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Posted on August 12, 2012 by Jack Thurman
Ben Henderson survived a determined challenge from Frankie Edgar to defend his UFC lightweight title in the main event of UFC 150 in Denver, Colorado on Saturday night. Henderson and Edgar engaged in a very close and tough to score battle with the champion eventually prevailing by split decision. UFC betting enthusiasts who backed Henderson as a -200 favorite were rewarded for the victory but even those who took the big price on the tenacious underdog had to be pleased with his effort.
Unfortunately, the main event was undermined by the usual post fight cries about ‘incompetent judging’. Dana White and his proxies on UFC broadcasts have ‘cried wolf’ too many times about judging and it’s reached the point where Zuffa fanboys dependably give this Pavlovian response in any close fight. It’s reached the point where ‘bad judging’ is more often than not a euphemism for ‘the fight didn’t go like I thought it did’. For all of the complaints about ‘bad judging’ there’s little suggestion that the ‘right guys’ have the promotion’s championships and that the cream rises to the top after the most significant fights.
Even the perpetually whining Dana White had little to complain about the result of the fight. White, who reflexively cites ‘bad judging and/or officiating’ as a ready made excuse for everything from poor matchmaking, weak cards and a deteriorating fan base surprisingly sounded like an adult in his post fight comments. White offered that while he thought Edgar won the fight he had no issue with the judging or the eventual outcome. To be fair, it’s a lot easier to accept a decision that you might not agree with personally when both fighters give such a good account of themselves. It’s a complete difference from what so often happens in the UFC, where boring, complacent fighters pushed higher on the card than they should be stumble through an uninspired bout.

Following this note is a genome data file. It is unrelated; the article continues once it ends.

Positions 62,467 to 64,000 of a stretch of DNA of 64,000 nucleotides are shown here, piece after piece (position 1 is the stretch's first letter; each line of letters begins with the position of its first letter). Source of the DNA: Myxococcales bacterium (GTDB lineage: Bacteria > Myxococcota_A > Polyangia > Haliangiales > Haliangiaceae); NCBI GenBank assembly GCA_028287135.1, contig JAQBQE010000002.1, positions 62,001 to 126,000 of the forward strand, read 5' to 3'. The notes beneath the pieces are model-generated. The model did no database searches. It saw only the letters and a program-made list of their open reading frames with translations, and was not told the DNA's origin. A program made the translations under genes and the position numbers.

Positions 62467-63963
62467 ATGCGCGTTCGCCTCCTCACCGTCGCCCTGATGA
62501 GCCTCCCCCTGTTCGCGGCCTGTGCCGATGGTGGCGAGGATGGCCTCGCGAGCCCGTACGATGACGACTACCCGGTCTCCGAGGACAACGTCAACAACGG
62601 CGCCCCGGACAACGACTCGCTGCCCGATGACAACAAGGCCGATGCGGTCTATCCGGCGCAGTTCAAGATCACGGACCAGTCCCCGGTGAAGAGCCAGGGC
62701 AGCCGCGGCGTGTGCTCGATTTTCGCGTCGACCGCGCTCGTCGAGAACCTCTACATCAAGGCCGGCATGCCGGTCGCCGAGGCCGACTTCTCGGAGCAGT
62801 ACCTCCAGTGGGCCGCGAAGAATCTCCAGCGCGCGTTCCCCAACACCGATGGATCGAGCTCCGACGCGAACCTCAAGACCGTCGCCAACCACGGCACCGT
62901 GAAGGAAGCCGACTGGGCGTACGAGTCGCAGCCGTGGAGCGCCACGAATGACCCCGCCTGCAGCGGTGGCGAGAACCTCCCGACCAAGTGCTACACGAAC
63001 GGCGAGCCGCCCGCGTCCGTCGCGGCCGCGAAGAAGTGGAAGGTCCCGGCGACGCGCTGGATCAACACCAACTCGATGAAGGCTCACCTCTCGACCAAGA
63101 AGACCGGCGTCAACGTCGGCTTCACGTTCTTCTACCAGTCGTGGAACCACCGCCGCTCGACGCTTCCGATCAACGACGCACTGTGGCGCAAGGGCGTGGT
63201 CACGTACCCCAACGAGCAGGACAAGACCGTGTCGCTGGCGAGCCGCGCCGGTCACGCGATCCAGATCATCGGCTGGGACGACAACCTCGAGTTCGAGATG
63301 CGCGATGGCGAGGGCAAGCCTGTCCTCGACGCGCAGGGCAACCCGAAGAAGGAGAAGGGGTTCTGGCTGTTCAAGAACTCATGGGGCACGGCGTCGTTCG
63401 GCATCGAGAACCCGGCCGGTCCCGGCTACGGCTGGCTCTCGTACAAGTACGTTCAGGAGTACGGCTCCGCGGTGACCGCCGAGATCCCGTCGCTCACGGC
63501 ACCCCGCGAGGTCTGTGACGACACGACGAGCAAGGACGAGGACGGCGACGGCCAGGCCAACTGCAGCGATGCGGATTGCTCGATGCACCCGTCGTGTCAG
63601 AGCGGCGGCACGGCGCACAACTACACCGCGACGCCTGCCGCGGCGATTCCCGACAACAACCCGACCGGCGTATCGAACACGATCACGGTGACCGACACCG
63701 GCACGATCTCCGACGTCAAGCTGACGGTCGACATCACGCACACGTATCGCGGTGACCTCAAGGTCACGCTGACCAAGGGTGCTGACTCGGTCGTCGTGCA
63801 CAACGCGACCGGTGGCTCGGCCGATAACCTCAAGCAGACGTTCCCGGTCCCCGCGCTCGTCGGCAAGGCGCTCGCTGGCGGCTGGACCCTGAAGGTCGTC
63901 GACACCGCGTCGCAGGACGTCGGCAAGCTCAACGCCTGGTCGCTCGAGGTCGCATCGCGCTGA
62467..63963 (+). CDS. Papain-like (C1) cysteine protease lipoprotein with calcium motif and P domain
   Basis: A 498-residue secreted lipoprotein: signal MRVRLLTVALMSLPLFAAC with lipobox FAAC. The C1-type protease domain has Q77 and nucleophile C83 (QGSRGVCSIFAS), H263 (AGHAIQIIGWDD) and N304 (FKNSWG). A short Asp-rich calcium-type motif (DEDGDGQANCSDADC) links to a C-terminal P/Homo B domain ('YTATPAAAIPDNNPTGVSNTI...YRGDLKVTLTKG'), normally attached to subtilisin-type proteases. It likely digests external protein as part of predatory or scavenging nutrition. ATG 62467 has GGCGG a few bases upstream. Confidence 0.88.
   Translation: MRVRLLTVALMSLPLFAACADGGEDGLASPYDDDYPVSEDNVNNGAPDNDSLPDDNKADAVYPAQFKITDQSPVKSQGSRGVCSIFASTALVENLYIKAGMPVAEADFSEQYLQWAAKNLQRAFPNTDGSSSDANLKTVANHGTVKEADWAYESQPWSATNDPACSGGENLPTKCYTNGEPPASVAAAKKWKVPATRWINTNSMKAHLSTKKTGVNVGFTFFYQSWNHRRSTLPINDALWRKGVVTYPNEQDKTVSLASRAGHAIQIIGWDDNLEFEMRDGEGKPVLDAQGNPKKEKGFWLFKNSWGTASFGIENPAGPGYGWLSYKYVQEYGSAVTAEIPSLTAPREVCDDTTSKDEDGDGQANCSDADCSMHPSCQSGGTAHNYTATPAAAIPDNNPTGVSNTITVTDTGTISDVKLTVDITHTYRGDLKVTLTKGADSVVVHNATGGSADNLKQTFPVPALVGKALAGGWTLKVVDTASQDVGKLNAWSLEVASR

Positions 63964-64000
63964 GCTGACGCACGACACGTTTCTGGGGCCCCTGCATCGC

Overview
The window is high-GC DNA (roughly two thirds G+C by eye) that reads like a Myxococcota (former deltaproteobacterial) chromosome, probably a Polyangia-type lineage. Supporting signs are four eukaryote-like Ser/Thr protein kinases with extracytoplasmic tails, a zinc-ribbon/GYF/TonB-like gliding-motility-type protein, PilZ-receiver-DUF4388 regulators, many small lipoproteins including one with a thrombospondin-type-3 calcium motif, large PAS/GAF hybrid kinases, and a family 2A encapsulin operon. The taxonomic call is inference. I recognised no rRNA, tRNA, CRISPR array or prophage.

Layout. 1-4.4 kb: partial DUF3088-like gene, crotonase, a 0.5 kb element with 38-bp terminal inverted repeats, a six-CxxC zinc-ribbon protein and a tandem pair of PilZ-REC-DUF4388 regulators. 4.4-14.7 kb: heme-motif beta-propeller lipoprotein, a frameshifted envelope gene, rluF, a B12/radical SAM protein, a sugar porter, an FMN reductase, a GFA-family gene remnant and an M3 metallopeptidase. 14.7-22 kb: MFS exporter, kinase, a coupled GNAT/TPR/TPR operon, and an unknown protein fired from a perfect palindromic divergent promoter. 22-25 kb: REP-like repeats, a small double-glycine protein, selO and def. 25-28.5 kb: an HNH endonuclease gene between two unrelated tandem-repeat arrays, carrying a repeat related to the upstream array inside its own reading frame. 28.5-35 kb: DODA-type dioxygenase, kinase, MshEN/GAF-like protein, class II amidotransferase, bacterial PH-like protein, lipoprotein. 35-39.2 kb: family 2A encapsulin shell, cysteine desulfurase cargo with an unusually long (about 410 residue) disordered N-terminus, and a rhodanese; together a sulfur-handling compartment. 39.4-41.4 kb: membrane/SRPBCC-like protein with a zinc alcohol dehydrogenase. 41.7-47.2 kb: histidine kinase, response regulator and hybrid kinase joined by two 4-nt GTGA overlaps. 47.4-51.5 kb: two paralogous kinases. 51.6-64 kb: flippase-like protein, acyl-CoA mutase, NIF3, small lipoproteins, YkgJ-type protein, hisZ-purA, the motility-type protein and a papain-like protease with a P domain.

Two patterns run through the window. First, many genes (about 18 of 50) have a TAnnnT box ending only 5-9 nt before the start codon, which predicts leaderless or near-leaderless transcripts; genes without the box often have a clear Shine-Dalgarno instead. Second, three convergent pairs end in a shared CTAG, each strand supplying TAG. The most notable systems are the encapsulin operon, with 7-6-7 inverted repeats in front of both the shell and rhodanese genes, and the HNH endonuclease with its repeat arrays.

White–perhaps winded by the altitude in Denver–was downright subdued but that didn’t stop him from putting his foot in his mouth entirely. Asked about the disappointing attendance he failed to take any responsibility for himself or the promotion and instead offered a crackpot theory about how a confluence of the Colorado wildfires and Aurora theater shootings had somehow suppressed UFC attendance. Never mind that there’s no evidence that these events have impacted other sports’ attendance figures–the MLB Colorado Rockies, for example, are averaging nearly 2,000 more fans per game than they did last year despite a team that is downright lousy. The reality is a combination of factors both with and without of the UFC’s realm of influence–a lack of star power among the roster, no credible contenders for top champions, weak cards, an oversaturation of the product and cooling interest among casual and hardcore fans. Of course White seems incapable of taking responsibility for any of the problems facing the UFC–at least as long as he’s able to cobble together even the most outlandish excuse.